Forgotten fruit

A casual walk around Bishopston, peeking into gardens, reveals an abundance of fruit trees. If it’s Autumn there’s lots of fruit that is not picked. Reasons are many – homeowner’s advancing years, trees too big, even a dislike of apples!

There are several projects elsewhere for harvesting this unwanted bounty and putting it to good use.  A sample survey done by Sustainable Bishopston last year confirmed the potential to replicate locally so our Secretary Ian wrote a couple of articles for Bishopston Matters offering to pick unwanted fruit and pass on to a local cider making family.

Responses came from as far a field as Stoke Bishop and the Lockleaze borders! Ian assisted by Graham, and on a couple of occasions Rupert and Graham’s wife Jen, picked large quantities of apples, some pears and a few quinces. These were delivered by barrow, bin and box to Egerton Road for cider making.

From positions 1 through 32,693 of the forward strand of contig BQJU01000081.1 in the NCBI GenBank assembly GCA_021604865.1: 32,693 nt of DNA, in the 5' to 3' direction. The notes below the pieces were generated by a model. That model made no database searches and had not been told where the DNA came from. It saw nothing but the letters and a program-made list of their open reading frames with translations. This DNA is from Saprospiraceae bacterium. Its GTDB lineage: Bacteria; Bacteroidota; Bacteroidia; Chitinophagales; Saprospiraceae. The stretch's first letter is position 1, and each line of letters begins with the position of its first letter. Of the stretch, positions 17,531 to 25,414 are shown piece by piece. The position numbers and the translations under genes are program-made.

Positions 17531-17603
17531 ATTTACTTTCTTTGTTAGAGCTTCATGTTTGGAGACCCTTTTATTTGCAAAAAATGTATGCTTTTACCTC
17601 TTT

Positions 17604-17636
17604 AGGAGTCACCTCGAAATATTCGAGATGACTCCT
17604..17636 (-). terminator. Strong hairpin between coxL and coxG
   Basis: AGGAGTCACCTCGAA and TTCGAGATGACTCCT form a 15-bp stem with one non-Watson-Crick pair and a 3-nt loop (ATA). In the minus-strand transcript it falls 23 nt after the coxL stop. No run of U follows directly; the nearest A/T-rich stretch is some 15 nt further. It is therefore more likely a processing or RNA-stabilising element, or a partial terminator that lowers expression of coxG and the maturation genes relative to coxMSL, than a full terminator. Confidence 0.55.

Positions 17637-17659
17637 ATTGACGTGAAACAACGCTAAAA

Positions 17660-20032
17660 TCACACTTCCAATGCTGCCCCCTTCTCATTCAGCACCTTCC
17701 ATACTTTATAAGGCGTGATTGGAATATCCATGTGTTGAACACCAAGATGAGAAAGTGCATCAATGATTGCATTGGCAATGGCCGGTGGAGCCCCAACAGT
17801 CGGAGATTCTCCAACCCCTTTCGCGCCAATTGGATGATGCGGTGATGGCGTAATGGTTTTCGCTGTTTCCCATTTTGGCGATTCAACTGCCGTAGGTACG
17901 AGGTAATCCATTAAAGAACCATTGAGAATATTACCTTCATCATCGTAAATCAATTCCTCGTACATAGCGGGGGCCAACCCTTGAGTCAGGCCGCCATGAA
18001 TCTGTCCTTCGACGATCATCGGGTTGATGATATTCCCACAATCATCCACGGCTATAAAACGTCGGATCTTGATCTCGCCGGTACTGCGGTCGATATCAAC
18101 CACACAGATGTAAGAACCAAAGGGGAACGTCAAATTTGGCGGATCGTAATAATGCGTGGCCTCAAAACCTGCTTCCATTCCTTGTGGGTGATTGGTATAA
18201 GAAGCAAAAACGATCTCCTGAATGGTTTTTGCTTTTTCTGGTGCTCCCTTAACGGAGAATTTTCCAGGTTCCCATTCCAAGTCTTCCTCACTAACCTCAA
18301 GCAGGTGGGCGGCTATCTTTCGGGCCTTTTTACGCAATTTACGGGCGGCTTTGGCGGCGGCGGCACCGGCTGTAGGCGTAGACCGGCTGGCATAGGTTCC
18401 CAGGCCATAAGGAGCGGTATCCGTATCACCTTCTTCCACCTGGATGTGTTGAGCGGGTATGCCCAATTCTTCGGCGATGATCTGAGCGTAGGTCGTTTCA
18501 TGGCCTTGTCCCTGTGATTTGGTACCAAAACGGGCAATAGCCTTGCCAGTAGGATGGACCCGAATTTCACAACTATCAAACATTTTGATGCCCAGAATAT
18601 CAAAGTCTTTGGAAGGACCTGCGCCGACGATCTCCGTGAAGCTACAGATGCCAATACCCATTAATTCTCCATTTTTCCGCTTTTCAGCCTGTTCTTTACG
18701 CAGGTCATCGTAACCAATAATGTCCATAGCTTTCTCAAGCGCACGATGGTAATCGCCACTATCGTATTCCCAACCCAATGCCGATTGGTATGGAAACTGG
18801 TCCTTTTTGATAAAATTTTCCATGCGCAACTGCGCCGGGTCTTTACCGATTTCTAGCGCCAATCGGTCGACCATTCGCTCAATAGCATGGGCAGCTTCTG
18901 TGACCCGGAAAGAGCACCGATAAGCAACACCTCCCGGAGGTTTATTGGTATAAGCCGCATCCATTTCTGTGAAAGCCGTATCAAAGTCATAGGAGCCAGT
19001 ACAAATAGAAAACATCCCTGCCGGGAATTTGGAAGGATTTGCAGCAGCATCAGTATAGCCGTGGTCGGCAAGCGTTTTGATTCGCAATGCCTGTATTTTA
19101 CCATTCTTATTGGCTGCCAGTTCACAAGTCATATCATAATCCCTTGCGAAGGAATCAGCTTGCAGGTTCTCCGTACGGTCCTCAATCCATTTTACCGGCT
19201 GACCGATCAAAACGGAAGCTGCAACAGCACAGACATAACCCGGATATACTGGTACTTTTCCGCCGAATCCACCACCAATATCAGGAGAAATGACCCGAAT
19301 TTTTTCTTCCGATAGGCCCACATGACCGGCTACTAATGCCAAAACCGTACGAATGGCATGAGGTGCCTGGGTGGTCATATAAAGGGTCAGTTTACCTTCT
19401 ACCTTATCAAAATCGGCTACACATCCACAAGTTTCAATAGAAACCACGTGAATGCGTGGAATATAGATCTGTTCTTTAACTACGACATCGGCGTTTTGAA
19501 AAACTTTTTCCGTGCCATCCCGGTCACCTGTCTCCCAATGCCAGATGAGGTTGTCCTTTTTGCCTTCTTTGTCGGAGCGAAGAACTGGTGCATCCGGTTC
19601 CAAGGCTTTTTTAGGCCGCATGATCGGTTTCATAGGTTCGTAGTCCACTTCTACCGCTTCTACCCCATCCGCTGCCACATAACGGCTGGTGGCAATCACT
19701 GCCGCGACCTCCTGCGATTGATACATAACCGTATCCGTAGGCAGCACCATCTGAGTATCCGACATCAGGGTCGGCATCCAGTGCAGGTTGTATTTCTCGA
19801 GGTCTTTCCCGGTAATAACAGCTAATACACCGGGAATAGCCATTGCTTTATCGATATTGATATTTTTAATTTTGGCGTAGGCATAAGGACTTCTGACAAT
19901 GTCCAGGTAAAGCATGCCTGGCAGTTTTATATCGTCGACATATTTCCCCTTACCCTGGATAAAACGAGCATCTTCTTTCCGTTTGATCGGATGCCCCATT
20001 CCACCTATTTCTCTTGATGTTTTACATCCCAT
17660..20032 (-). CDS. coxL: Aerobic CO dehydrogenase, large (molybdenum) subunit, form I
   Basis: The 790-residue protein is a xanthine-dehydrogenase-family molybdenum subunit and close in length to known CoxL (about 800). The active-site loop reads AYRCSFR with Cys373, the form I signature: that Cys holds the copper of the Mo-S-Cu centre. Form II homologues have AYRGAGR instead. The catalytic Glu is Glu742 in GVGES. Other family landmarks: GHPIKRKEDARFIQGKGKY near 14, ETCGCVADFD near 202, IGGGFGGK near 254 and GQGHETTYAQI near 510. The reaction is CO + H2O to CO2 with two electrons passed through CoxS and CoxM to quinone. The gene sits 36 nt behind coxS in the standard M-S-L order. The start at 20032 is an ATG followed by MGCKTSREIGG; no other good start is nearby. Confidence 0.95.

A garden in Horfield yielded some magnificent Howgate Wonder apples (British record 3lb 4oz) and some equally gargantuan pears. Berkeley Road revealed a 1970’s Golden Wonder that tasted nothing like the supermarket version today, some fine Bramleys, as well as quinces that have been turned into both jelly and Membrillo. So where next?

Well I’m looking forward to a glass of cider or two, as are tree-owners.  We could develop this into a project along the lines of Abundance in Sheffield. As well as cider making, fruit could be distributed around the neighbourhood, offered to schools, sold to raise funds etc.

If you are interested in developing this idea and/or being a fruit collector further please get in touch via fruit@sustainablebishopston.org.uk
There are sources of funding we could apply for to develop a project that could be replicated across the City.

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